Beside the online shop in your main website, where we can find your brand? What are your plans on how to expand the brand?
Claudia ligari is currently stocked in Tokyo and New York, but also sold on several other online platforms based in UK and USA.
Gain new stockist it’s the biggest challenge for a designer and there few different ways to reach out to buyers. I believe we live in an era of social media, a comfortable situation that makes everything easier for us to reach out to people, but because of this situation, we underestimate the power of human relations. You are the person behind your brand so you have to put your face to be able to gain something. Does this make sense? Being anonymous won’t take the brand any further, to reach out you have to physically move and interact with the world. I am in constant changing mode and I tend to travel quite often as I believe we make the world spin and not the other way around.

What is next? And how you see your brand in future, like in ten years (2023)?
Any designer aims to stand out from the crowd and make it work so this is exactly what I want to see if I envision myself and the brand in ten years time.  

Is there anything you would like to add, make a point to, that we didn´t?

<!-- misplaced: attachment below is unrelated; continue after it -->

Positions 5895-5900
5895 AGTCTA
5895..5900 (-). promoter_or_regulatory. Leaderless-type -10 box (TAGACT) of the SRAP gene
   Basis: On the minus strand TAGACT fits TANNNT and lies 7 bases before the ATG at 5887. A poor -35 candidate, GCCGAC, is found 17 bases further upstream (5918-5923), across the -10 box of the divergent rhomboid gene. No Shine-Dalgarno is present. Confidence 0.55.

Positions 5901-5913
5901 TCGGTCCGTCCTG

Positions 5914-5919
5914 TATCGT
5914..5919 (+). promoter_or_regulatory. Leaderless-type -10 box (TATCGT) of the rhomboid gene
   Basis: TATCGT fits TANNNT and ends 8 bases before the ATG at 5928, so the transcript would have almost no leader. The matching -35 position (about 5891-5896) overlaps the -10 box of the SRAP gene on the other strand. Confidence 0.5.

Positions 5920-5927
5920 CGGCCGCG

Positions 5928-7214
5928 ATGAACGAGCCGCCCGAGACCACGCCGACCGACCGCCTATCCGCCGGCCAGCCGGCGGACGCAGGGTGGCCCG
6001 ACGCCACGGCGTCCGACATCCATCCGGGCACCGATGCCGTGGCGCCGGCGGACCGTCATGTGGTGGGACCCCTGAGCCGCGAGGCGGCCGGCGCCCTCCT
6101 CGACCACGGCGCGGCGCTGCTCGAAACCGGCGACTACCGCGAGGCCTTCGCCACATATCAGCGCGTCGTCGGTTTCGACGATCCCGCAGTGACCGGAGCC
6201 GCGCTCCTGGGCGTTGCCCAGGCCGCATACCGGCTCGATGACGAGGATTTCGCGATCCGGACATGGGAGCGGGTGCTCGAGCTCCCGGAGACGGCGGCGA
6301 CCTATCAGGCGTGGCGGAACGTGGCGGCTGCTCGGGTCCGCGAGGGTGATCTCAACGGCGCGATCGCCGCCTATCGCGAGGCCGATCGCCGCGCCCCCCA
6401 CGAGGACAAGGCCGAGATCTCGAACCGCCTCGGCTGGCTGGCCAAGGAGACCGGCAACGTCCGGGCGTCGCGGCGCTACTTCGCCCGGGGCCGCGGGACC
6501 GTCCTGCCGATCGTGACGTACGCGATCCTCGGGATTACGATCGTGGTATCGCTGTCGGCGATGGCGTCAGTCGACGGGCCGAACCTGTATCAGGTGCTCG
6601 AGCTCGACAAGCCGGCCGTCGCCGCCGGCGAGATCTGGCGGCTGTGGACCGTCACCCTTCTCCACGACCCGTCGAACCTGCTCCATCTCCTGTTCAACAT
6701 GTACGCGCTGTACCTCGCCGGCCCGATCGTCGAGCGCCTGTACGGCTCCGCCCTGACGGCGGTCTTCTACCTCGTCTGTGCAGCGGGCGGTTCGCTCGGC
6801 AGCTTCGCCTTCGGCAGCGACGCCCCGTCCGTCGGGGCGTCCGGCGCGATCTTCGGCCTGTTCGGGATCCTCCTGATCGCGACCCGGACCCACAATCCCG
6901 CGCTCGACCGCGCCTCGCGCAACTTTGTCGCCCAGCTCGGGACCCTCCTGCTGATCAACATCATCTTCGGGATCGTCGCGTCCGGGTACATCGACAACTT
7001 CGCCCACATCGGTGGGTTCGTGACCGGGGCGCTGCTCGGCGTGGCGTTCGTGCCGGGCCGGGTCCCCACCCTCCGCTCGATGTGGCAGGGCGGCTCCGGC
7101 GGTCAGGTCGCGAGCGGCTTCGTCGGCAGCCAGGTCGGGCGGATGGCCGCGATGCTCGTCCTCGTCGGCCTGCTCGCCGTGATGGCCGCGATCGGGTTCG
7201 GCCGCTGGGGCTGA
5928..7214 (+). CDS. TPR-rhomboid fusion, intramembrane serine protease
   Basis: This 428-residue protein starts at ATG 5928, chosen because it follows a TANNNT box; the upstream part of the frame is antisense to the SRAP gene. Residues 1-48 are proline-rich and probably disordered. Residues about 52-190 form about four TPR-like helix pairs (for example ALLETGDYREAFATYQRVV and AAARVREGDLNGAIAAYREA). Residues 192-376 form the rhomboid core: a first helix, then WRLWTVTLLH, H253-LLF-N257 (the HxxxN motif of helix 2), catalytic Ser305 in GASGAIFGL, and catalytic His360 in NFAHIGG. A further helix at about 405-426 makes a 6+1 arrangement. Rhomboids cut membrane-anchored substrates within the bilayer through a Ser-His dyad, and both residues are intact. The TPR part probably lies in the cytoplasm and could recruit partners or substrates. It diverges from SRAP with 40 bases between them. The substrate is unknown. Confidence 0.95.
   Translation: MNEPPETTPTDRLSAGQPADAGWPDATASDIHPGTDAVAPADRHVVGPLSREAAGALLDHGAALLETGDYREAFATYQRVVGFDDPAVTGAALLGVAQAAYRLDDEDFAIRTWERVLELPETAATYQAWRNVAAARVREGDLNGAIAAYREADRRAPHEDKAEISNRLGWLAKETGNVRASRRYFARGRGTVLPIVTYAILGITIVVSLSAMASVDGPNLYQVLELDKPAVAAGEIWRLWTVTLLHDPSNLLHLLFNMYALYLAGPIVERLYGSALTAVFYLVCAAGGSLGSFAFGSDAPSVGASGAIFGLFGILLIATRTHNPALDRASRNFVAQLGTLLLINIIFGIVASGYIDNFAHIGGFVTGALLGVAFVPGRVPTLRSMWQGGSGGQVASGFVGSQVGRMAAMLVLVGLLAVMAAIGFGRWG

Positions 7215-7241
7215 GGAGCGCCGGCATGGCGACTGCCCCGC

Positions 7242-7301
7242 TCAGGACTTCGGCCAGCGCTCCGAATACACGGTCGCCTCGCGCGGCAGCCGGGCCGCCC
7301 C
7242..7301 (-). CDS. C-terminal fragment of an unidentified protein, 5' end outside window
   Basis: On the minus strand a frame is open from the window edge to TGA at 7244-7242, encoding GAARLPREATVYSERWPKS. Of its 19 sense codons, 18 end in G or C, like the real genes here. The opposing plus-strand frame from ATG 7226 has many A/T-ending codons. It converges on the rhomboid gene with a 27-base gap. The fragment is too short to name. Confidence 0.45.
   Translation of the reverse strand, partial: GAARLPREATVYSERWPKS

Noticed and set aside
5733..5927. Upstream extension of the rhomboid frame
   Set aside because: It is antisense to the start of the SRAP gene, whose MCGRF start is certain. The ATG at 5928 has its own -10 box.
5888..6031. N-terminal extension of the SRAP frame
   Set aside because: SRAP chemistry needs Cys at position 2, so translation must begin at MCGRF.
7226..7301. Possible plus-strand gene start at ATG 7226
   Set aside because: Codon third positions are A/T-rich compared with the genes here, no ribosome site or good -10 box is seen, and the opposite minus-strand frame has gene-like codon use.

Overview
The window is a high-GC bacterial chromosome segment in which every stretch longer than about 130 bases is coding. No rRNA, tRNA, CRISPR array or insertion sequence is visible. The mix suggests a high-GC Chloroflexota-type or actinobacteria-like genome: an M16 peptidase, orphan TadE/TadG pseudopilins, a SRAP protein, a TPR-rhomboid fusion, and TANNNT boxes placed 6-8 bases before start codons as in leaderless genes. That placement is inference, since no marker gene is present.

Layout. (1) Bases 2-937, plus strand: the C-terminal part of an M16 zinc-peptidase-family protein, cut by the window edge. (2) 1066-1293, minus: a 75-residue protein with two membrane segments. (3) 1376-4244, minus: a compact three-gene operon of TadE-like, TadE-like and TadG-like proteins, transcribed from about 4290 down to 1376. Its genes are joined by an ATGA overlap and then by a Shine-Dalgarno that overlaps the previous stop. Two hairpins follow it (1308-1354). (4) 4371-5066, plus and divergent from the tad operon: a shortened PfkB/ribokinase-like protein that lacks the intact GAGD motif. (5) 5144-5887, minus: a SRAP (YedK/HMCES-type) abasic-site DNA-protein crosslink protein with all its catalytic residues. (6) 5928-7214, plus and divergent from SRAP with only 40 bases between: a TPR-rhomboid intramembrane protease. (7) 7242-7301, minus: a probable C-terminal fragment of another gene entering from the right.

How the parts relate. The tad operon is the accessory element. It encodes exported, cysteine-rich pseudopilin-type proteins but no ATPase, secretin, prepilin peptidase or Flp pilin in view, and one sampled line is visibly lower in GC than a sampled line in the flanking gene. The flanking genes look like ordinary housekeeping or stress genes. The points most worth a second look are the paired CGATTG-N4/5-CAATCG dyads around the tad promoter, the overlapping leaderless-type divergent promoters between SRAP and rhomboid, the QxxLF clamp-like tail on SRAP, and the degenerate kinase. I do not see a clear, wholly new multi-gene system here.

I would like to make an appeal to the Italian Fashion Council….”hellooooooooo!!! We are here and we are so many and we can also help to move the economy!!!  Gives us some recognition and some help and we will make you proud!

+ you shop Claudia Ligari on her web-shop

/ All photos courtesy of Claudia Ligari /


  1. She sounds nice. Love her design!

  2. It´s the first time I heard about this designer, definitely worth to memorize.

  3. Tedore, you did it again.. What a spectacular interview! Thank you!!

  4. I didn’t know her, this is a really interesting post to me!

  5. This interview was so beautiful I am so happy I found this site. She is a beauty I love how she confronts the world and the challenges she faces. Her designs are breath taking.


    1. Thank you a lot Kirstie, means a lot to me <3